But their surprise remarks underscored sharp divisions within the Obama administration over its policy toward Syria, where an estimated 60,000 people have died since an uprising against President Bashar al-Assad began about two years ago. The statements also marked a rare instance in which the Pentagon’s leaders publicly voiced disagreement with the White House.
At the tail end of a line of questioning about Benghazi, Sen. John McCain (R-Ariz.) asked Panetta and Dempsey whether they had supported a plan “that we provide weapons to the resistance in Syria.” The plan, he said, was floated in the summer by then-CIA Director David H. Petraeus and endorsed by another heavyweight in the administration at the time, Secretary of State Hillary Rodham Clinton.
“We do,” Panetta replied.
“You did support that?” McCain asked again.
“We did,” added Dempsey, who was sitting next to Panetta. Neither elaborated on their positions.
McCain appeared taken aback by the answers. A few hours later, he issued a statement saying he was “very pleased” to learn of the Pentagon’s stance but criticized President Obama for blocking arms shipments to Syrian rebels.
“What this means is that the president overruled the senior leaders of his own national security team,” said McCain, who has long advocated for U.S. intervention in Syria.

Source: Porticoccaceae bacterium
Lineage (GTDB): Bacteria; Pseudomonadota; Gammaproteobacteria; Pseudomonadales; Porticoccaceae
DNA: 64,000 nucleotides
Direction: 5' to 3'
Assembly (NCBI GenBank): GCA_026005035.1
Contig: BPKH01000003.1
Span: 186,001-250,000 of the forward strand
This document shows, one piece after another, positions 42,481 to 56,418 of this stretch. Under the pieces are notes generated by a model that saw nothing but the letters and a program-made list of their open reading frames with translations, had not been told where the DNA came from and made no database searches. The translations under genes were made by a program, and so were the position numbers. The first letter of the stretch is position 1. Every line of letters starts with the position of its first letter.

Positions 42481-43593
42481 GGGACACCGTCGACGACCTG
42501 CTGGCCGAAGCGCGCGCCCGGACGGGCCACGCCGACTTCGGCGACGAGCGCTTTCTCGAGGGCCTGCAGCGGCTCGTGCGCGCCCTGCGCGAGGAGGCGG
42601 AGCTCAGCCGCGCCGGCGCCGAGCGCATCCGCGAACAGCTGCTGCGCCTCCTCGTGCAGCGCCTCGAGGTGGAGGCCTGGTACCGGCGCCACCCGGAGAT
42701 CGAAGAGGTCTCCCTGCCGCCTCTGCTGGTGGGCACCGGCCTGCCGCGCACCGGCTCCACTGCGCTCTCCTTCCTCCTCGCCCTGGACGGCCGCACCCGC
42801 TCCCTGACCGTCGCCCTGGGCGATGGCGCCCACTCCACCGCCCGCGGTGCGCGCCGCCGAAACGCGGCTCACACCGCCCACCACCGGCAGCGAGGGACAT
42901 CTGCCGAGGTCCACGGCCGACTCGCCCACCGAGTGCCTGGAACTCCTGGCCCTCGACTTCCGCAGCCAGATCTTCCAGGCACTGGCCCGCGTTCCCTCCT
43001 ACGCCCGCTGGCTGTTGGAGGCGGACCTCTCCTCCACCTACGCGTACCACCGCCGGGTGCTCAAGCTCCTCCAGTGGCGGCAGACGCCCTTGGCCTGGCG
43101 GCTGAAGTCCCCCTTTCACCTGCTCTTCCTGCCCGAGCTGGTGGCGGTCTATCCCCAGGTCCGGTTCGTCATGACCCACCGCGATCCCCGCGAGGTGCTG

The White House declined to comment on the rift. At the State Department, where Secretary of State John F. Kerry has been in the job for only a week, spokeswoman Victoria Nuland also declined to “talk about internal policy deliberations of the government.”
A U.S. defense official, however, confirmed that Panetta and Dempsey “supported looking into the idea last year” of directly arming Syrian rebels. The official, speaking on the condition of anonymity to discuss internal deliberations, said the two Pentagon leaders “understand the difficulties” of supplying weapons to the Syrian opposition and currently back Obama’s policy of giving nonlethal aid.
Later in Thursday’s hearing, in response to a follow-up question, Panetta and Dempsey confirmed that they had supported the CIA proposal in the summer to arm Syrian rebels. But Panetta added, “Obviously, there were a number of factors that were involved here that ultimately led to the president’s decision to make it nonlethal. And I supported his decision in the end.”
Concerns about extremists
Obama has consistently opposed arming the Syrian resistance, saying that U.S. involvement could backfire.
He and other administration officials have said that they are particularly concerned by the emergence of rebel groups affiliated with al-Qaeda, which see the conflict with Assad as a holy war and are filling their ranks with foreign fighters.